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How much water is too much?

By Steve Marteski

We’ve long been told to “drink plenty of water.” Whether we are playing a sport, exercising, sick from a flu or cold, or just because it’s hot out, advice to drink lots of water is obligatory. Preventing dehydration is very important, indeed. Not drinking enough water over the short term causes headaches, dizziness, fatigue, low blood pressure, and in extreme cases it can even cause delirium, unconsciousness, or death. Chronic dehydration can cause obesity, digestive issues, premature aging, chronic fatigue, constipation and more. Staying hydrated makes every bodily process work its most efficiently. We will feel better, our organs and skin will be healthier, and our brains and muscles will perform better. What is much less understood is that drinking too much water causes problems of its own. Excessive water consumption triggers the body to flush the system. In doing so, it flushes out valuable electrolytes and minerals. While this normal ebb and flow of taking in minerals and then flushing them is not usually an issue, if we drink too much and subsequently flush too much water, we lose too many electrolytes and minerals, causing imbalances and deficiencies, which can minimally make our bodies operate less efficiently and maximally cause serious health issues. Also, when we drink more water than we need, the body tends to flush more water than we drank in anticipation of continued intake, which also causes dehydration. However in this case, not only are we dehydrated, but also depleted of minerals and electrolytes. So, while it is important to drink enough water to stay hydrated, there is an upper limit at which point it becomes detrimental. How much we need is dependent on a number of factors such as activity level, how much we eat, room/outside temperature, and much more.

Risks of too much water

The human body will, naturally, do an excellent job to maintain proper hydration on its own. Don’t drink enough, and the body reacts by conserving water. Drink too much, and the body will flush the excess. The body has learned over thousands of years of evolution how to manage the much more common condition of water scarcities. We are, however, far less prepared to properly manage self-inflicted situations of drinking excess water. When we drink a lot water in a short period of time, the body has a natural volume response that flushes water from the system, but once it starts, it keeps going, and often flushes more than it takes in. This is why drinking too much water also causes dehydration. This is not unlike an allergic reaction, another body system flaw. In an allergic reaction, the body’s immune system has an over-reaction to a normally harmless substance. Basically, the immune system is confused, and the result can be as mild as a sneeze or a catastrophic as death in the case of anaphylactic shock. When we drink too much water, the body attempts to correct the problem, but ill-equipped with a system to properly regulate electrolyte balance, it over-reacts by flushing too much water and along with it too much electrolytes, leaving us in an unhealthy state.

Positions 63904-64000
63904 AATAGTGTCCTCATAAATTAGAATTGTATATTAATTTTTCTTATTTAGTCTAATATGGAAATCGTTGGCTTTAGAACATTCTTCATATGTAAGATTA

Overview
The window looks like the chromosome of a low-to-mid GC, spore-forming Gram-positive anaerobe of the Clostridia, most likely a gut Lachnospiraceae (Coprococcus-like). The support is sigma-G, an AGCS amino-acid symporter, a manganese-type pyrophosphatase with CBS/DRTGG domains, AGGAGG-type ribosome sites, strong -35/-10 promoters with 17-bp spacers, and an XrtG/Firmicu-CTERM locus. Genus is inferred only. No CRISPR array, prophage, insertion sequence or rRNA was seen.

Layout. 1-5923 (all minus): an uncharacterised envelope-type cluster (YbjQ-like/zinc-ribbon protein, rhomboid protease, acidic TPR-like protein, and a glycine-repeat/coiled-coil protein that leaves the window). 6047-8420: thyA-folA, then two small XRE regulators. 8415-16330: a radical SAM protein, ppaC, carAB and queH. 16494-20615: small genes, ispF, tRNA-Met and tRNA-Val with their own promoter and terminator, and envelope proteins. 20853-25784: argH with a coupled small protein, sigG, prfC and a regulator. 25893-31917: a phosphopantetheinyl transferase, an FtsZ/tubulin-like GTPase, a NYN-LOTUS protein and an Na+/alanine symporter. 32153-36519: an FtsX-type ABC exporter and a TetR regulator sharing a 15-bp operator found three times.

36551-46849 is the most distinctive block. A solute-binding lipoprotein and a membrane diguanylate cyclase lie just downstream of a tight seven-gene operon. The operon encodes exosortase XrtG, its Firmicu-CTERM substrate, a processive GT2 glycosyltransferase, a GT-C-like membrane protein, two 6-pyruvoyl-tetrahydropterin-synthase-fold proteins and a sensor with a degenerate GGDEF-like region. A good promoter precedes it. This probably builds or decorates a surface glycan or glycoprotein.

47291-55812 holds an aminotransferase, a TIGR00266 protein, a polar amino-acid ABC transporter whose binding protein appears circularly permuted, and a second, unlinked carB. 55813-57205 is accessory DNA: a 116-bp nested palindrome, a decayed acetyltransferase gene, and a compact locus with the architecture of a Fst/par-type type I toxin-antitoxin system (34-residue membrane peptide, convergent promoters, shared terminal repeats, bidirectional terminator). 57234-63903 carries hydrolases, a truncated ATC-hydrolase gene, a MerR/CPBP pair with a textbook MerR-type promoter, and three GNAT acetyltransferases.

How much should we drink?

The ubiquitous recommendation of 8 glasses per day is a decent guideline, but really doesn’t take any variables into account, and there a lot of variables. Body size, activity level, how much and what kind of food you eat, heat, humidity, and how much you sweat are the main factors, but there are many more. It really would be impossible to assign a quantity without knowing these variables. A recent study found that 1/3 of Boston Marathon runners were drinking too much, most likely as a result of following the advice that more is better. This, of course, can cause their performance to suffer just as much or more than had they not drank enough. As a rule of thumb, if you follow your thirst, you are going to end up taking in about the right amount. Drink when your body tells you to and maybe a little extra, but not much. Be sure not to binge on water when you are thirsty. A glass or two will suffice, then drink more later if you are still thirsty. Much like food, it is better to drink smaller amounts more frequently as opposed to drinking copious amounts in one sitting then not drinking again for hours. A good strategy would be to figure out about how much you drink on a regular day or better yet, over the course of a week. This will give you a good baseline number of how much you consume. Then, as variables present themselves at a later date, such as a day of heavy exercise or a lot of time spent in a lot of heat, you can make adjustments to add the appropriate amount to your diet.